British Capture Iraqi General

British soldiers of 3rd Platoon Ist Company of the Irish Guards, left, escort of a group of Iraqi men before checking their identities. The men, leaving the city of Basra, were subsequently released. AP

A general from Saddam Hussein's army was captured in southern Iraq and is being pressed to provide strategic information, British officers said Sunday.

Meanwhile, an Iraqi official said 4,000 Arab volunteers have arrived, eager to carry out more suicide attacks against U.S. and British forces.

On Saturday, four American infantrymen were killed in a suicide bomb attack in Iraq.

Gen. Tommy Franks, commander of the allied coalition, denied at a briefing Sunday that he had asked the Pentagon for more troops before invading Iraq. He sidestepped a question about whether the war might last into the summer.

Franks was responding to published reports that the requests of U.S. generals for more ground troops were repeatedly denied by Defense Secretary Donald H. Rumsfeld. Reports also quoted U.S. military officials as saying the lack of troops and weapons meant the war might last into the summer.

"One never knows how long a war will take," Franks said.

In other major developments:

  • The Washington Post reports President Bush has urged top brass to keep their sights fixed on Baghdad, despite some field commanders pleas for time to regroup.

  • On Sunday, a driver rammed a white truck into a group of U.S. soldiers at Camp Udairi in Kuwait, injuring 6 people, military officials said.

  • The Pentagon says at least 36 U.S. soldiers have been killed and 16 are missing. Twenty-three Britons have also been reported killed. Iraq says it has captured seven prisoners of war. Roughly 425 Iraqi civilians have been killed and more than 4,000 wounded, by Iraq's tally. U.S. officials say they are holding 4,000 Iraqi prisoners of war.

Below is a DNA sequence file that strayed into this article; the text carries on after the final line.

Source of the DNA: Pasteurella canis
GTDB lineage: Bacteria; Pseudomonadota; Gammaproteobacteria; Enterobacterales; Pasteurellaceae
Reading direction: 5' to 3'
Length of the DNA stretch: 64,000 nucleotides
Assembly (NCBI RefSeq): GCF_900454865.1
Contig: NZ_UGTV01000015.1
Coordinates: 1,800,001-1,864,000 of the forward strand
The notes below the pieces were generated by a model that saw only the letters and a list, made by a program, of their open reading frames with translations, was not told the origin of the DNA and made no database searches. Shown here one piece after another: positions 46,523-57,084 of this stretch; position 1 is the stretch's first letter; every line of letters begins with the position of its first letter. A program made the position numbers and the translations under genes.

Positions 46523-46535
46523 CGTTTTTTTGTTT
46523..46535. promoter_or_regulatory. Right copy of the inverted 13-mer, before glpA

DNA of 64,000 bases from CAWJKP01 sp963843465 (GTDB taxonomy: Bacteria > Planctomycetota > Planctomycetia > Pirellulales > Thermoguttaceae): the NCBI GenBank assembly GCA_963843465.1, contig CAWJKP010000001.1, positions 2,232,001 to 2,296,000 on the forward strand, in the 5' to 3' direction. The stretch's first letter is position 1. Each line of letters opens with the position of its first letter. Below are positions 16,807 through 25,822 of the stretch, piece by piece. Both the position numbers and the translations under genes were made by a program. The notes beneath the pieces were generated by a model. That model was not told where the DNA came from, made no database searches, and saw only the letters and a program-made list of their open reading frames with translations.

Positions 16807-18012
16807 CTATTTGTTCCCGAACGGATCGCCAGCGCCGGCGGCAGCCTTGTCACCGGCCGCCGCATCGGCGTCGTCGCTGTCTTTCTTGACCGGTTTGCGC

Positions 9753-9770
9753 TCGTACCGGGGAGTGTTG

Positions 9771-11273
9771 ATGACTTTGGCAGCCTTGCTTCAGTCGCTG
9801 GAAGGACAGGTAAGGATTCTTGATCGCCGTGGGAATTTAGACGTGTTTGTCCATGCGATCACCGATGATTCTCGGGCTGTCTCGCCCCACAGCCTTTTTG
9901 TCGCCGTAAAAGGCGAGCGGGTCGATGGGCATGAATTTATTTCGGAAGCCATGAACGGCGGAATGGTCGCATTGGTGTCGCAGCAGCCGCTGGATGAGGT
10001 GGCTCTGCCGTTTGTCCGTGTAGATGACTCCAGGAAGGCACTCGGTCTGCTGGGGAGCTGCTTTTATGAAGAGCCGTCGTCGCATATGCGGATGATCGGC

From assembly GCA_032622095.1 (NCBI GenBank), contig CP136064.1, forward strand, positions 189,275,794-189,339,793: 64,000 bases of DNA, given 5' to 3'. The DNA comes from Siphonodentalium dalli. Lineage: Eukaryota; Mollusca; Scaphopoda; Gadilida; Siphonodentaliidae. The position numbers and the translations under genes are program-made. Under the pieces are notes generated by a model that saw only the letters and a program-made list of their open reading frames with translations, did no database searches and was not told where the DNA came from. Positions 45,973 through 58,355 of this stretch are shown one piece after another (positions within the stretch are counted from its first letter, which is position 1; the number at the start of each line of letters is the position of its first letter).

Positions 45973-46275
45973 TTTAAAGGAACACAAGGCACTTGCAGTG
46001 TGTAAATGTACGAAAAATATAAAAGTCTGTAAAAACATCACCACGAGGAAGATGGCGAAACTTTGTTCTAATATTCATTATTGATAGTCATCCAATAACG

• Pope John Paul II warned the war would spark a "religious catastrophe" stirring hatred between Christians and Muslims; Russian President Vladimir Putin also cast the war in catastrophic terms and said he would push for a negotiated solution.

  • Anti-war protests continued worldwide. About 30,000 Germans held hands in a 31-mile-long chain. More than 10,000 people protested in Paris. Thousands rallied against the war in Boston, New York and other cities. In Harrisburg, Pa., thousands turned out to support U.S. troops and speak out against anti-war groups.

    The Iraqi general was captured in the besieged city of Basra, Group Capt. Al Lockwood, a British spokesman, said. He is the highest-ranking Iraqi prisoner of war thus far.

    "We'll be asking him quite politely if he's willing assist us to continue our operations against the paramilitary forces in Basra," Lockwood said.

    Lockwood also said Royal Marine Commandos killed a Republican Guard colonel who apparently was sent to Basra to strengthen the resolve of the defense forces, who are encircled by British troops.
    Further north, along the approach routes to Baghdad, some American units have paused while supply lines are shored up, but others were engaged in battles to clear the way for an all-out assault. U.S. and British warplanes have focused three-quarters of their strikes in recent days on Republican Guard positions defending the capital.